Thrusday, 13 August 2009 @ 5.18pm
He was always vague about the actual month or year of his mother’s death. I was just told she had cancer, it was too late when they found it and there was nothing more that they could do about it. Whenever I asked how old he was, he always said he was still in primary. I’d always assumed he was around his early teens.
The other day, I suggested we go visit his mother’s grave. I thought it was better to go before puasa, Raya, and definitely before we got engaged. To me, it was a sort of sign of respect before we went to that next level. His sister wanted to follow.
When we arrived, he was already looking a little anxious. Losing his mother was the defining moment in his life. It set his character. It hardened him and it made him stronger. He was the eldest and was immediately expected to ensure his siblings are taken care of. He made that his last promise to his mother.
We arrived first. He led me the way. The grave had white stone around it, with white pebbles placed neatly on top of it. It was placed under a tree. Eddie started brushing away the leaves and the dirt. I took a moment to stand and tried to digest the fact that this grave belonged to Eddie’s mother. The person who had nurtured and raised him, even to her very last days. The person whom Eddie adored and still misses to this day.
The lump in my throat was forming. I brushed it away and started picking off dirt from between the pebbles. Eddie then sat next to the grave. His mouth was already moving in hush tones of Al-Fatihah. He motioned for me to sit next to him and I did.
His sister arrived with her husband in tow. She was already holding back the tears. She immediately squatted by the grave and prayed, tears rolling down her cheeks while her hands were busy picking off the tiny bits I’d missed. Eddie got up and salam her husband, then kissed his sister’s head. She’s a year younger than he, and was always being told that she was the splitting image of her late mother.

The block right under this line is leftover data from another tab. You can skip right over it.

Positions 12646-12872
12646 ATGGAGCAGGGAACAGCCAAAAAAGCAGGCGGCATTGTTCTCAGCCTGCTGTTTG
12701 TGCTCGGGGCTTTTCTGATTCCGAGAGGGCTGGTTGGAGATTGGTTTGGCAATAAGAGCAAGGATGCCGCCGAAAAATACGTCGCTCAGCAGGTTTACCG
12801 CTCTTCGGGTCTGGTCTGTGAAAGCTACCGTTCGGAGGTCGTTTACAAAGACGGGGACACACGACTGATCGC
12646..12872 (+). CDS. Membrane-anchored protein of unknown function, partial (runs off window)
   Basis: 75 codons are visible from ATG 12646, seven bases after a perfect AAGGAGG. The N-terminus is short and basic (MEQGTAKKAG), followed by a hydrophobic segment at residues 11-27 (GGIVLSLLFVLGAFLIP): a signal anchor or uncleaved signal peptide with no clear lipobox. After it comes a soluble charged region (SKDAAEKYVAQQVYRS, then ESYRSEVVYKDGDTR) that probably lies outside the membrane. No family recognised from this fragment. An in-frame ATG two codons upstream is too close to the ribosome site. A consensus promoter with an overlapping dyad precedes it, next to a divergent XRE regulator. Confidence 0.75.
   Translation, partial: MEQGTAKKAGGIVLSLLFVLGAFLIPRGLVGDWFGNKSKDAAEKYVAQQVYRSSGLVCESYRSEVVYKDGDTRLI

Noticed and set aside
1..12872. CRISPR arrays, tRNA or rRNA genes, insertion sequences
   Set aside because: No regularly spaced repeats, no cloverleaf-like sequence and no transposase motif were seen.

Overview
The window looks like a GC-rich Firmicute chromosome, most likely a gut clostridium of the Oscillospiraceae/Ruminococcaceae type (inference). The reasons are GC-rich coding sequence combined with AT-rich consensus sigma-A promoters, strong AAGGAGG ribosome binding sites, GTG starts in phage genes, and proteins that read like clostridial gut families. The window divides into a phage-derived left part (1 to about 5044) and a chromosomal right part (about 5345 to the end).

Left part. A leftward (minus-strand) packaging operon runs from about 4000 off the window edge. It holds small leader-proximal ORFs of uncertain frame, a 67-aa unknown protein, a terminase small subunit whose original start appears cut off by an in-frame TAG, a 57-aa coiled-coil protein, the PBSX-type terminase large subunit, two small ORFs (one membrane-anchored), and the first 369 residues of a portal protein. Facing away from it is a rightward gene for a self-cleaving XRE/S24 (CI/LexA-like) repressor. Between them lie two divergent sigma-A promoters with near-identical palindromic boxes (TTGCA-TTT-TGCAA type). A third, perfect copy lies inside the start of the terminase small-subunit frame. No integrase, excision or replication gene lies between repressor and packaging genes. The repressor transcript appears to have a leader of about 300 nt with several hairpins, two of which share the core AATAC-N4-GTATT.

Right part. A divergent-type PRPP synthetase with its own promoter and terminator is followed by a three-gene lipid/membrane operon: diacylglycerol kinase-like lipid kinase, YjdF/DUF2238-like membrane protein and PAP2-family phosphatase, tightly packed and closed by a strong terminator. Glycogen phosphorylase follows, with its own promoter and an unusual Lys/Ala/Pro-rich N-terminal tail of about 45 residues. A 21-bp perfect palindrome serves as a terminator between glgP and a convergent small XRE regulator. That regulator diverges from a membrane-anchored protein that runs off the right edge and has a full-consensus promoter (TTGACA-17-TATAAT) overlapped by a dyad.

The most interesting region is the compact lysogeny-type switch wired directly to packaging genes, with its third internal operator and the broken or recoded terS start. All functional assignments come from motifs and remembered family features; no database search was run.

I saw through his sunglasses that Eddie was holding back his tears too. He moved one grave away. Also white stone, also under the tree. His mother’s mother. His grandmother. She passed a year after his mother did. Again, he busied himself cleaning her grave. I followed suit. I glanced over and saw that Ijah’s tears were continuous, as were her prayers and her hands.
Eddie and I prayed for his grandmother. As we got up, Ijah moved over to us. Eddie and I went back to his mother’s grave to pour water over it. It was then that I finally saw the headstone. I didn’t understand most of it because it was written in Jawi. The only thing I understood was the date. 5.6.1991. He lost her when he was ten years old. I looked up at him. He was scrubbing the headstone and mumbling that he wants to come back more often – maybe plant something.
My heart broke. He had just turned ten years old when his mother passed away. Which means he was eight and a half when they found her cancer. He tells me stories about her all the time. Sometimes he guesses how tall he is if he were to stand next to her now. He tells me she liked to make handicraft. And keep the house clean. His fondest memory was of his last Raya with her. He had had a fever and was home alone with her while everyone else had gone to visit relative’s homes.
He said he was lying with a blanket wrapped around him. His mother came up to him and asked if he wanted her to cook bihun sup for him since he didn’t have an appetite for Raya food. He did. He told me even in her ill health, she made him bihun sup. And that was the last dish she ever cooked for him.